Fab Fridays 57: Learning To Love Learning
Real learning happens when we work intensely on things that matter to us.
When we tell kids to put away the guitar or stop diving into vintage fashion and get back to “real work” (read: schoolwork), we’re telling them:
Their passions don’t matter.
Learning and joy are separate.
It’s common to keep these separate.
Passion projects look like play, and we tend to think play and learning shouldn’t overlap. The same goes for adults: hobbies are for after you punch out for the day.
But by keeping projects or hobbies on the sidelines, we miss key opportunities to integrate learning and living into our lives.
“I wouldn't want to work on anything I didn't want to take over my life.”—Paul Graham, A Project of One’s Own
Projects are where we feel most ourselves. It may not be constant satisfaction—every writer puzzles over their pages—but it’s where we feel the most engaged and uninhibited. When we work on projects, we set aside the importance of a subject matter and focus on thinking, learning, and doing. It’s hard work we choose voluntarily.
Let’s use Paul Graham’s example of building treehouses.
At a first glance, the project may seem like nothing more than play. But when building a treehouse, kids learn about all sorts of things like math, engineering, and teamwork. They are thinking, making plans, and solving problems. Most importantly, they are highly engaged in the experience because they get to direct and manage their own learning.
In other words, projects create the perfect conditions for real learning to happen.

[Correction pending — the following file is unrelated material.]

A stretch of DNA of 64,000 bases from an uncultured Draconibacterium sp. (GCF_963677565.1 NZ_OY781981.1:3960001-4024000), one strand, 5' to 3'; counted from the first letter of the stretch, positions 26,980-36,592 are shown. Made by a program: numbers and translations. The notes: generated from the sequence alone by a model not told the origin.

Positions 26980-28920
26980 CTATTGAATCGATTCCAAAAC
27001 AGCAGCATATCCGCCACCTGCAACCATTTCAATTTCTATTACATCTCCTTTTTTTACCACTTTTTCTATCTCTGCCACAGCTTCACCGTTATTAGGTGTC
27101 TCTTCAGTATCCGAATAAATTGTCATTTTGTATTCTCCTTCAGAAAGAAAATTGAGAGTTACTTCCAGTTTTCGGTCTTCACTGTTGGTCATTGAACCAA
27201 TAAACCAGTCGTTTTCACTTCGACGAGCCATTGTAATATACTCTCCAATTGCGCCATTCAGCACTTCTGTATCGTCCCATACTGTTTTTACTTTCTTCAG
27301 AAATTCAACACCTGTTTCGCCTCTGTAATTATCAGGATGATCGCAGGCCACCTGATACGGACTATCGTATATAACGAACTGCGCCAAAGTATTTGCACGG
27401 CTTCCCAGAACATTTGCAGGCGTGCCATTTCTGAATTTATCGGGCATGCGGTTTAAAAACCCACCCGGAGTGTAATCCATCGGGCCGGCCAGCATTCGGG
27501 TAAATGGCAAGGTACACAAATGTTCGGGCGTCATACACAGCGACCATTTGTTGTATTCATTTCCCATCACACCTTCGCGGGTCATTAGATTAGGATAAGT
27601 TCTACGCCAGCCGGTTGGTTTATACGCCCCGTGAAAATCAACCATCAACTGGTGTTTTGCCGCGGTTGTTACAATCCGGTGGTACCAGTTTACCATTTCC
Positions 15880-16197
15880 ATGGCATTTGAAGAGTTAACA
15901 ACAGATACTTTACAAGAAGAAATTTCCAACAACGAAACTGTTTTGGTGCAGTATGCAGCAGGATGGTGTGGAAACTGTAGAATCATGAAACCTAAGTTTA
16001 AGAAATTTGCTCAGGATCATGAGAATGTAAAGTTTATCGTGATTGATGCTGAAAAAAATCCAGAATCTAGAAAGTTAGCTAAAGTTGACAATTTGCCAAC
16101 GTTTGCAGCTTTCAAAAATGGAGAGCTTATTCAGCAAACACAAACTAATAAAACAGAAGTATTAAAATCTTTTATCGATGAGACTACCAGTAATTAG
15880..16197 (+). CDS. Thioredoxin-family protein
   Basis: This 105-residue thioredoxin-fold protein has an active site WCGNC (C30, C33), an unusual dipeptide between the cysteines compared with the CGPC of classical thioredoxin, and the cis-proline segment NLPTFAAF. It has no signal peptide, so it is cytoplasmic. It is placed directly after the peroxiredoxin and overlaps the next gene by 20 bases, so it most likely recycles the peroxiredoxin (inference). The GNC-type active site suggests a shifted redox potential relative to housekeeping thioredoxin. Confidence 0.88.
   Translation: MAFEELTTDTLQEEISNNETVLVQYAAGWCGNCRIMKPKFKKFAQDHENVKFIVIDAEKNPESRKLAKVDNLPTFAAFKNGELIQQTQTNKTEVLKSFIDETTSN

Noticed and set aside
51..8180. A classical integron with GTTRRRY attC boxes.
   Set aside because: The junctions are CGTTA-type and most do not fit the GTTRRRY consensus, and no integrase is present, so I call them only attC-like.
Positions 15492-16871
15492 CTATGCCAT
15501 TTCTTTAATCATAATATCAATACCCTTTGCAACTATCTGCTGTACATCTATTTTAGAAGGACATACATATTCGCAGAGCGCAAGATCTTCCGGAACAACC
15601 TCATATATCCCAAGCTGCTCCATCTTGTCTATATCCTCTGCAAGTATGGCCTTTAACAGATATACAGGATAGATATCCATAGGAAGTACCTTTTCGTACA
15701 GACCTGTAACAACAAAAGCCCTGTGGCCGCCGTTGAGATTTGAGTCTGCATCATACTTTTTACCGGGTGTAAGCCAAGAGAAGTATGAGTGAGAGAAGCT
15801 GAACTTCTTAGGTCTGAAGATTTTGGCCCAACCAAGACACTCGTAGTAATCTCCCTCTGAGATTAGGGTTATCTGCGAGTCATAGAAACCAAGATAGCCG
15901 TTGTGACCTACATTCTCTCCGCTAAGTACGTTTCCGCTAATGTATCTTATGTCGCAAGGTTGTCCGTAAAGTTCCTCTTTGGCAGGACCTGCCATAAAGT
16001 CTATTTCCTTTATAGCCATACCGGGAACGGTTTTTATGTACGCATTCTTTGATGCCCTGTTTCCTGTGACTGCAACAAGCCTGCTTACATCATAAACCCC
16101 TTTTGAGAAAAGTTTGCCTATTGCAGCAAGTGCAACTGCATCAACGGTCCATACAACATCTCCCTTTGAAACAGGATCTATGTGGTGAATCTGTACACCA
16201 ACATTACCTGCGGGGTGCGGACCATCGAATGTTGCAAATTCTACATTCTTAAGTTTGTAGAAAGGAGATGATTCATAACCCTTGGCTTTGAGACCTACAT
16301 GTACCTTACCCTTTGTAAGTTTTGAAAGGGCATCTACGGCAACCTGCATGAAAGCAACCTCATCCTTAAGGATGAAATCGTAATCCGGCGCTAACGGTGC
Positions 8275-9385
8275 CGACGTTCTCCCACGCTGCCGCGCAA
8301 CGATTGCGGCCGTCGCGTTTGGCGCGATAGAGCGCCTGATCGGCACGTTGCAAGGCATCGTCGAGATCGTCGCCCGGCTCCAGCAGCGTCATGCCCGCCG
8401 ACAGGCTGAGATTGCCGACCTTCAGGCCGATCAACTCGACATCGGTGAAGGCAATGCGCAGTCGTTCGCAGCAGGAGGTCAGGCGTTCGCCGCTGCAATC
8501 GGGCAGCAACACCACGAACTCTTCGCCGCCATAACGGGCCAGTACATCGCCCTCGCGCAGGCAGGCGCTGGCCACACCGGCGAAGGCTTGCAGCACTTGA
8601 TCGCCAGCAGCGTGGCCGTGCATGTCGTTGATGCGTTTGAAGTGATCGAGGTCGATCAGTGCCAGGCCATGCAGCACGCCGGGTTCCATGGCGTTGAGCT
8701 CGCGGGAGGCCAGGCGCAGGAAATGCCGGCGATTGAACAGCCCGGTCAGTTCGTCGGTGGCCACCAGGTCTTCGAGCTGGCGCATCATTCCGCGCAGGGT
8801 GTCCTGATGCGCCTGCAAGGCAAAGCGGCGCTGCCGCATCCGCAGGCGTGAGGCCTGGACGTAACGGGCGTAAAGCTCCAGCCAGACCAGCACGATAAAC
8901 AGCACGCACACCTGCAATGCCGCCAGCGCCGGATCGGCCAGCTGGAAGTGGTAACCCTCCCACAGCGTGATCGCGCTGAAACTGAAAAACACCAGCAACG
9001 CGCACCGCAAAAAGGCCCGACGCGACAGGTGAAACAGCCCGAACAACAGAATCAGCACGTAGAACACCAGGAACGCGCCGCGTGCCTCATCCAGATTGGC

Yet in school we continue to treat passion projects as different from “real work.” We label core topics as curriculum and fun ones as extracurriculars. We make kids believe that the path to success is through school work and fail to emphasize that by working on projects of their own, they can also make their way through the world.
“It's a bit sad to think of all the high school kids turning their backs on building treehouses and sitting in class dutifully learning about Darwin or Newton to pass some exam, when the work that made Darwin and Newton famous was actually closer in spirit to building treehouses than studying for exams.” — Paul Graham
Real learning happens when we work intensely on things that matter to us. And no one gets this better than kids. That’s why they drag their feet as they walk to school in the fall and sprint as far away as they can in the spring.
Imagine if work and school revolved around projects—not curriculums, quotas, or tasks. Wouldn’t kids (and adults!) be more engaged? Wouldn’t this lead them to love school and learning?
I know we can’t change the education system, but we can choose what to prioritize outside of school. What if we encourage projects as much as school work? What would happen if we focus on helping kids execute their ideas and passion projects?
A few days ago, a wonderful 10-year-old interviewed me for his podcast, Kids Learn Careers. Every week, he interviews a different person about their job so other kids know what their options are in today’s world. I was fascinated by his passion and how much time and effort he has put into this project. Instead of viewing this podcast as an after-school activity, his parents helped him see it as an opportunity to create value for other kids.
I can give you a rundown of all the entrepreneurs, scientists, and writers who succeeded not because they were good in school but because they allowed their projects to consume them. You know who they are. They may seem like exceptions, and that just shows how rarely people take their obsessions seriously.
Let’s normalize encouraging kids to work on their passion projects. Let's create the conditions for healthy obsessions to happen. Let’s applaud kids for pursuing their curiosities and let’s make them feel like they’re learning, when it could seem like they’re “playing.”
Because they are learning, and they’re also learning to love learning.
Until next week,
Ana Lorena Fabrega
Appreciate your work! Invested time yesterday learning from your gamification tweet thread. As a new email subscriber, I look forward to learning more about your work and about Synthesis.